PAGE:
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In the course of routine examinations and esthetic evaluations, dentists often encounter patients who present with gingival recession. Defined as exposure of the root surface at the gingival margin, gingival recession is an apical shift in the position of the gingiva secondary to loss of attachment that can negatively affect smile esthetics, increase susceptibility to root caries, and lead to dentin hypersensitivity.1,2 With gingival recession, as the depth and width of recession increases, the amount of periodontal attachment and root coverage decreases.3
Several predisposing conditions may contribute to gingival recession, including a thin alveolar housing, tooth malposition, insufficient supporting alveolar bone, and a deficient amount of attached gingiva, among others.2,4,5 Whether from bacterial plaque or mechanical causes, the etiology of recession is inflammation that ultimately leads to displacement of the soft-tissue margin and root exposure.1,2,5
Therefore, goals in treating gingival recession include: creating an environment that will be more resistant to future recession, covering and increasing the amount of periodontal attachment to previously exposed roots in areas of esthetic concern, increasing the vertical and horizontal dimensions of the barrier periodontium, strengthening the gingival tissue surrounding the tooth, and limiting future recession.6-8 Simultaneously, short-term objectives of treatment focus on minimizing negative consequences to the patient (eg, pain, postoperative healing time), while long-term objectives emphasize achieving stable and predictable outcomes. Complementary goals include improving oral esthetics, decreasing root sensitivity, and increasing an individual's oral hygiene effectiveness on the affected teeth.6-8
Among the viable and effective treatments for remedying gingival recession is root coverage through tissue grafting.9,10 Tissue grafting techniques enable dentists to correct gingival recession by grafting tissues into the area of recession, suturing the graft in place, and allowing it to heal.11-13
Although a variety of grafting techniques have been described over the years, there are essentially three types of grafting therapies for treating gingival recession: pure gingival augmentation with free gingival grafts (FGGs),14 root coverage and gingival augmentation with connective tissue grafts (CTGs),15 and root coverage with acellular dermal matrix (ADM).16 Each therapy is characterized by the type of grafting material used, the manner in which the grafting material is harvested, and the respective technique for placing the grafting material. Understanding the differences among the therapies will benefit dentists when determining the most appropriate treatment for patients who present with gingival recession and areas of deficient attached gingiva.
Pure Gingival Augmentation With Free Gingival Grafts
Pure gingival augmentation with FGGs usually does not involve significant coverage of the roots.11,14 Instead, FGGs aim to increase the strength of the soft tissue for resistance against future recession by increasing not only the vertical dimension of the gingiva, but more importantly, its horizontal thickness. This procedure is technically less difficult to perform than a CTG or an ADM graft.11,14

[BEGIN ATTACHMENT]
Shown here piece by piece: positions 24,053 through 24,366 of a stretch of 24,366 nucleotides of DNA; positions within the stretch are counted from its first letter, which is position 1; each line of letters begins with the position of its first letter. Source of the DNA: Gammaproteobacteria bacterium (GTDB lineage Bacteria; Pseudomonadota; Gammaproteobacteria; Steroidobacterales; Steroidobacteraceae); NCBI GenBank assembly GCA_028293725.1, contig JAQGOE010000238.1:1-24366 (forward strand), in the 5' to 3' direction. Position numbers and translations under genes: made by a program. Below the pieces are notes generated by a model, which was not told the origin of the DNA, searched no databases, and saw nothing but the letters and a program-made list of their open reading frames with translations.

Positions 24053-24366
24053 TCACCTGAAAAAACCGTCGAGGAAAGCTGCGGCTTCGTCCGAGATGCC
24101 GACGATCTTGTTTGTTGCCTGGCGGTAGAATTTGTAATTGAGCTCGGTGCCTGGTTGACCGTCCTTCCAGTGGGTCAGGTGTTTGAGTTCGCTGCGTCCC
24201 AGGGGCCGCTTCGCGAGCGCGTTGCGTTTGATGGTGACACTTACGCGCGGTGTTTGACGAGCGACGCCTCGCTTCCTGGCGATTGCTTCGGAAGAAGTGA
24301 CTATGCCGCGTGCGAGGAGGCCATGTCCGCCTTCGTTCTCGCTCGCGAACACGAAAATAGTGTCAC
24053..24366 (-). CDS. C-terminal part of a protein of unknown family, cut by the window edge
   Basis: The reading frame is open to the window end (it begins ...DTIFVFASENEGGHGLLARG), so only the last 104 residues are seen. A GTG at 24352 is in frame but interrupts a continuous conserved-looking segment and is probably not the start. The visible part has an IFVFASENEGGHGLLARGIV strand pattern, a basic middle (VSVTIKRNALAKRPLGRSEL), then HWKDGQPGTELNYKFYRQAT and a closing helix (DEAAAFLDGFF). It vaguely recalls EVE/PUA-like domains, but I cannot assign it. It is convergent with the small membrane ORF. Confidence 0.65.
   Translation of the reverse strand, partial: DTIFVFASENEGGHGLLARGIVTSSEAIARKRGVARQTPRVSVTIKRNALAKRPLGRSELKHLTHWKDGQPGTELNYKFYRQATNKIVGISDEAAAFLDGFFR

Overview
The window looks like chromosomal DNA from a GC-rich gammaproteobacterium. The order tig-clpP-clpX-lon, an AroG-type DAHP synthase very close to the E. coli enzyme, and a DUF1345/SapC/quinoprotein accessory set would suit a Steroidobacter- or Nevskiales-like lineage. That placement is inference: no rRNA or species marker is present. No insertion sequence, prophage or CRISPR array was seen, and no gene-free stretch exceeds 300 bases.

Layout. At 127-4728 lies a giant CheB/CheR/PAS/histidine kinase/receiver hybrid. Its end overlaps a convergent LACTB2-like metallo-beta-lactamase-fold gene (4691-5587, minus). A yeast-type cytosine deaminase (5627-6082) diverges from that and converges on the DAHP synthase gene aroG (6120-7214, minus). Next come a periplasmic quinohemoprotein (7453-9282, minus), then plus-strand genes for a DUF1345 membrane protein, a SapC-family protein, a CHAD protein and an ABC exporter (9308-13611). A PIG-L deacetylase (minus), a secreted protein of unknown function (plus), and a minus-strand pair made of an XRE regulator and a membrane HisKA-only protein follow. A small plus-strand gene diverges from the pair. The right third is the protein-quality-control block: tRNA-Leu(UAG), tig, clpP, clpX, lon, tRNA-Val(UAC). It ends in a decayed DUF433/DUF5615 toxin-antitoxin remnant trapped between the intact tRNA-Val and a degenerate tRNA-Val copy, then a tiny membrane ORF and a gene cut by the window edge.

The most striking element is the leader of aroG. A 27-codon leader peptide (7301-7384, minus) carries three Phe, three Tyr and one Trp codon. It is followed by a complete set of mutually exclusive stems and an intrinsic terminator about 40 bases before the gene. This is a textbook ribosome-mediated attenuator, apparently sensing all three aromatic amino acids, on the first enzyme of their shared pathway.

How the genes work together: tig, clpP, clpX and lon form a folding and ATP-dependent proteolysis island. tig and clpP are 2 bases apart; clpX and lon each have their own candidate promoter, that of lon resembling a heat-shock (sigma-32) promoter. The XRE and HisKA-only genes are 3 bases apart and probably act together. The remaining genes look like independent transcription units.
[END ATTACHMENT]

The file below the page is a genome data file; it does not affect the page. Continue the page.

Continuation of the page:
A limitation, however, is that a FGG does not resemble adjacent tissues, which may present esthetic shortcomings.17 The FGG is taken from the palate and includes the epithelial layer and some connective tissue below the epithelium (ie, a combination of epithelium on the outer layer and a connective tissue layer below).
To procure a FGG, the tissue to be harvested is outlined using a #15C scalpel, then any rugae on the graft are smoothed off with a coarse #10 round diamond bur before removal of the graft (Figure 1). Smoothing the rugae reduces its appearance on the graft postoperatively for esthetic purposes and ensures equal thickness of the graft while it is being removed from the palate. Typically, a FGG is 1.5 mm to 2 mm thick. However, if more thickness is needed to try to gain root coverage, 2 mm to 2.5 mm can be harvested.18
The graft is undermined by making an incision into the connective tissue layer using a #15C scalpel, leaving the epithelial layer intact (Figure 2). The tissue can then be lifted away and freed from the palate (Figure 3), after which it can be trimmed as necessary and ultimately transplanted back to the patient. The palate is then covered with a positive-pressure stent worn by the patient continuously for 1 week postoperatively, except when cleaning the stent after eating. During the second week postoperatively, the patient wears the stent only when eating. The palate is expected to be fully healed after the second week and then no longer requires protection. Surgical dressing is placed on the graft recipient site to reduce postoperative discomfort and facilitate proper healing of the graft site.
Typical FGG Case
A male patient in his 30s presented for treatment of increasing recession he had had over his lifetime. Upon examination, a complete lack of gingiva on the facial of tooth No. 6 was observed. Although he had about 1.5 mm of gingiva on the facial of tooth No. 7 (Figure 4), both teeth probed to 3 mm. This indicated an absence of attached gingiva on the facial of these teeth in addition to increasing recession.
With a low lip line, the patient was not concerned about esthetics, and he was not experiencing root sensitivity. It was determined and agreed that a FGG was the best option for him in order to increase the amount of gingiva and limit further recession.